Chrysler Corp. Chairman Lee Iacocca, facing the departure of his heir apparent, said he will stay at the helm of the nation's No. 3 automaker after his current contract expires in December 1991.
"When I came to Chrysler, I enlisted for the duration," Iacocca said in a statement. "Right now there's a battle raging and I'm not going to leave my troops in the field."The company last week lost its second-in-command when Vice Chairman Gerald Greenwald left to head the employee group bidding $4.4 billion for UAL Corp., the parent of United Airlines.
Iacocca, 65, engineered Chrysler's return from near bankruptcy in the early 1980s and has been in charge ever since.
Greenwald, 54, was also a key player in Chrysler's successful bailout and was deeply involved in arrangements for the government loan package that kept it in business.
But he also labored in Iacocca's shadow, and some analysts said he left because he could no longer wait to move into the spotlight.
Industry analysts applauded Iacocca's decision, saying it reasserted strong leadership at a time when Chrysler is losing market share and slashing costs.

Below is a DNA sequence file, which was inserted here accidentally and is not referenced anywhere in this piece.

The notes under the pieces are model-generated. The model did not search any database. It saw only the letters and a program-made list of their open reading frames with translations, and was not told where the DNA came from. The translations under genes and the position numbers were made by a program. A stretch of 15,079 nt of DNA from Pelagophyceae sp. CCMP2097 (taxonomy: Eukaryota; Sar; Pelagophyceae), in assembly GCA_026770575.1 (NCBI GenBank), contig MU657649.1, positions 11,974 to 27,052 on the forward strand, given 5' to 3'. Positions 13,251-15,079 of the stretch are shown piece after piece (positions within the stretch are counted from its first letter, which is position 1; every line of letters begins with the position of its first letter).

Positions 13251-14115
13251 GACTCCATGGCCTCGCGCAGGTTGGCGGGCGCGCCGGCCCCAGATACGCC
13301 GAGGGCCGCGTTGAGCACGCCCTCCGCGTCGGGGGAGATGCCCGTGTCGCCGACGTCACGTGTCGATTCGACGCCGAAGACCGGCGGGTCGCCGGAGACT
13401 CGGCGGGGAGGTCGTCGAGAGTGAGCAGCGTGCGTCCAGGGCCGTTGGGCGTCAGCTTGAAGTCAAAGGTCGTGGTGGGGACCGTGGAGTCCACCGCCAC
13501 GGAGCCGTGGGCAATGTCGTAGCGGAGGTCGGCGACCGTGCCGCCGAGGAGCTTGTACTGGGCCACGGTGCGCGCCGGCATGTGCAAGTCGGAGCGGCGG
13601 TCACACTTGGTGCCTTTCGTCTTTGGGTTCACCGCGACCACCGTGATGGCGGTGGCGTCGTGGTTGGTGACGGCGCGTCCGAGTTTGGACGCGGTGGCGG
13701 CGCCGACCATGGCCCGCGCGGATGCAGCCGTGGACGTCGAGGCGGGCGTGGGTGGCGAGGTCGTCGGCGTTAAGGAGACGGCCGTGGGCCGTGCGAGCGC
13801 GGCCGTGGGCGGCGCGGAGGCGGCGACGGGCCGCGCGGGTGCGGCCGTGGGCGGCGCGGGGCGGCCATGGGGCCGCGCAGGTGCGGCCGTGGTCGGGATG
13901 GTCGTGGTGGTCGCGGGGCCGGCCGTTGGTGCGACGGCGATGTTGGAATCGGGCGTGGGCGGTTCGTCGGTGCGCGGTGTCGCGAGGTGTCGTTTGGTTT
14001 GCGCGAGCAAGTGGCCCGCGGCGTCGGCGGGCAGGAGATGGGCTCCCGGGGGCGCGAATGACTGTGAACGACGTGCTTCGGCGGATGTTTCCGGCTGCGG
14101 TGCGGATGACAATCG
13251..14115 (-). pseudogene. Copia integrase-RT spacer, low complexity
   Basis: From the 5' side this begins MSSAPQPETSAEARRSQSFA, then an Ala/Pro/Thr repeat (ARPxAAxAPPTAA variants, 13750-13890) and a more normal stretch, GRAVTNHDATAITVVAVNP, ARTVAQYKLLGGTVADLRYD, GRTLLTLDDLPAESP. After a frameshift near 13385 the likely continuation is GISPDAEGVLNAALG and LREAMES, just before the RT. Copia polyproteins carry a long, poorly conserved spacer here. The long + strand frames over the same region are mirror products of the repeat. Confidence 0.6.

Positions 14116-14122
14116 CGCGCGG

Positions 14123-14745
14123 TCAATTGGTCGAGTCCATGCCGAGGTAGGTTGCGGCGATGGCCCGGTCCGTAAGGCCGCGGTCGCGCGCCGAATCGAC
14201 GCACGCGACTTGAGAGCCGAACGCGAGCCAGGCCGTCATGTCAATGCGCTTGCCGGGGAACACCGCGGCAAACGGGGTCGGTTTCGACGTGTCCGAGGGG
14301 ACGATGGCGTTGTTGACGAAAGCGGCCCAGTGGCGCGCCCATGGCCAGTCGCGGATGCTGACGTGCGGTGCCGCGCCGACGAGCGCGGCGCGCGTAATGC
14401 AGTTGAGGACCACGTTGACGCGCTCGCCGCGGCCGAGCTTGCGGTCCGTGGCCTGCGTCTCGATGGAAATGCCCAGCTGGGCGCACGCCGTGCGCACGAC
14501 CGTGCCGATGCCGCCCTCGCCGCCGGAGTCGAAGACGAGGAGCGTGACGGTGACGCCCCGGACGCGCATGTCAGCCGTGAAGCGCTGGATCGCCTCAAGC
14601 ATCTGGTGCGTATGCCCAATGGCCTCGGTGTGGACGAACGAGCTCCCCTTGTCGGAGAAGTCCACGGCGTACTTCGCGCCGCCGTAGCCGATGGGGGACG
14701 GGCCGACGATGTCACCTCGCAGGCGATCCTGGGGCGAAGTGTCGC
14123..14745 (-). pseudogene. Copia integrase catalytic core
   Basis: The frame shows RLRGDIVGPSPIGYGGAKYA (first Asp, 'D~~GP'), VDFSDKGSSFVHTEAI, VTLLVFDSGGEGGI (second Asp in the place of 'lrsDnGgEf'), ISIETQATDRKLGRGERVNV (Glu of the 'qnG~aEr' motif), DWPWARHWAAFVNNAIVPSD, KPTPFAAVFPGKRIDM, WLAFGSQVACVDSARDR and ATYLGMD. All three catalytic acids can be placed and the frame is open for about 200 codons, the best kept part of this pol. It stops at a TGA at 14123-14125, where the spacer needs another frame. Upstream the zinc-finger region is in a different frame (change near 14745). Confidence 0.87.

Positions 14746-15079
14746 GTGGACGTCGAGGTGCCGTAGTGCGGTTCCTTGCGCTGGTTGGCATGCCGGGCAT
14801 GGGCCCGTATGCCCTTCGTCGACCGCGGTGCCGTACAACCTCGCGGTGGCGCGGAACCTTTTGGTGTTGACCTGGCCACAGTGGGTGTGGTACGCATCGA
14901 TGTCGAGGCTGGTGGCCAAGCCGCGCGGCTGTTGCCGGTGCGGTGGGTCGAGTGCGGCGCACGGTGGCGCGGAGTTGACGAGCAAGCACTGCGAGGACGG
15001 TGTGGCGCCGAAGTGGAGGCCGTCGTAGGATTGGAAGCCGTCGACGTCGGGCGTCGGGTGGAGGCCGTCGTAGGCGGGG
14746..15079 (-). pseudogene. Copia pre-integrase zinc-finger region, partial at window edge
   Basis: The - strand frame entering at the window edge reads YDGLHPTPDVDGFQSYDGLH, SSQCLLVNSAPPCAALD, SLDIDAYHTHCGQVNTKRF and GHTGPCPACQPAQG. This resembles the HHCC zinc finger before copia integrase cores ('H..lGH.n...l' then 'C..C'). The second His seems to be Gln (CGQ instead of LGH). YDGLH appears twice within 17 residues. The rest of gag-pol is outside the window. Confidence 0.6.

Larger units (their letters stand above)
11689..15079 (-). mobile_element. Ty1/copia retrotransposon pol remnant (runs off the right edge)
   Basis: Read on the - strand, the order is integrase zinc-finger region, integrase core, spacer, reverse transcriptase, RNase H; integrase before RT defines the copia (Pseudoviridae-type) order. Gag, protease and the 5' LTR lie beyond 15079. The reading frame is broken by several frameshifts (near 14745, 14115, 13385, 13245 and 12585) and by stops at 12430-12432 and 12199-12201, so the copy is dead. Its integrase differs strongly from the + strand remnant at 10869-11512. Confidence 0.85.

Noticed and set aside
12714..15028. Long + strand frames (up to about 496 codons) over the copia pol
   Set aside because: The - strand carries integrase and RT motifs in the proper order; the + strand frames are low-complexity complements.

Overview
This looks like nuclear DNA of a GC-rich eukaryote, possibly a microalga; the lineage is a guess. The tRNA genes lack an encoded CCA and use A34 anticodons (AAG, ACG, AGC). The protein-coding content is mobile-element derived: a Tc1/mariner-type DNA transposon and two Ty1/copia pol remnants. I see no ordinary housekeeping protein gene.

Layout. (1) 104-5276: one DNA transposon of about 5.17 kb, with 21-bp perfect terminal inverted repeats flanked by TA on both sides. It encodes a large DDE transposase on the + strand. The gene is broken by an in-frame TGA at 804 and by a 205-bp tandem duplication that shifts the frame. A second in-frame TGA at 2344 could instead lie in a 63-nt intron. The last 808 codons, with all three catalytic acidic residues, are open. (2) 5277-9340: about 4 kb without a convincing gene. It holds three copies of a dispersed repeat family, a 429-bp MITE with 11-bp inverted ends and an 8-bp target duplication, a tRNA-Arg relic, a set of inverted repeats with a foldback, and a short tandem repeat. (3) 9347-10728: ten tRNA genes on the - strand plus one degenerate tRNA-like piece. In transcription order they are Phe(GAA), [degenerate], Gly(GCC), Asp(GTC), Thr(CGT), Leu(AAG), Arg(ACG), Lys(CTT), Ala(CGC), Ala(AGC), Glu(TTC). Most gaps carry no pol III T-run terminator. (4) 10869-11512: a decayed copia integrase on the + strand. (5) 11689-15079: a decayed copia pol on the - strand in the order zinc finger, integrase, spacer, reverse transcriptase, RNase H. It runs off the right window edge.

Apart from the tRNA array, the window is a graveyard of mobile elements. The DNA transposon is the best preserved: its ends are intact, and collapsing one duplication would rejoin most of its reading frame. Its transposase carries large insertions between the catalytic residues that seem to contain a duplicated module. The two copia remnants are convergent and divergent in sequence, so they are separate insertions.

In announcing the decision, Chrysler said Iacocca met with the nominating committee of its board of directors, which felt his decision was in the best interests of the company and its shareholders.
Iacocca said the extension does not mean that he is indispensable to Chrysler.
"Nobody is. It means that I've got a responsibility and I'm going to see it through. But I want to emphasize that I have no intention of being carried out of here."
Iacocca said he will institute an orderly succession plan for the top spot "on our own timetable."
The company had faced some questions about its succession plans in view of Iacocca's age and the unexpected departure of Greenwald.
The company has been facing weak car sales in an overall sluggish market and losing market share to its rivals, Ford Motor Co. and General Motors Corp., as well as Japanese automakers.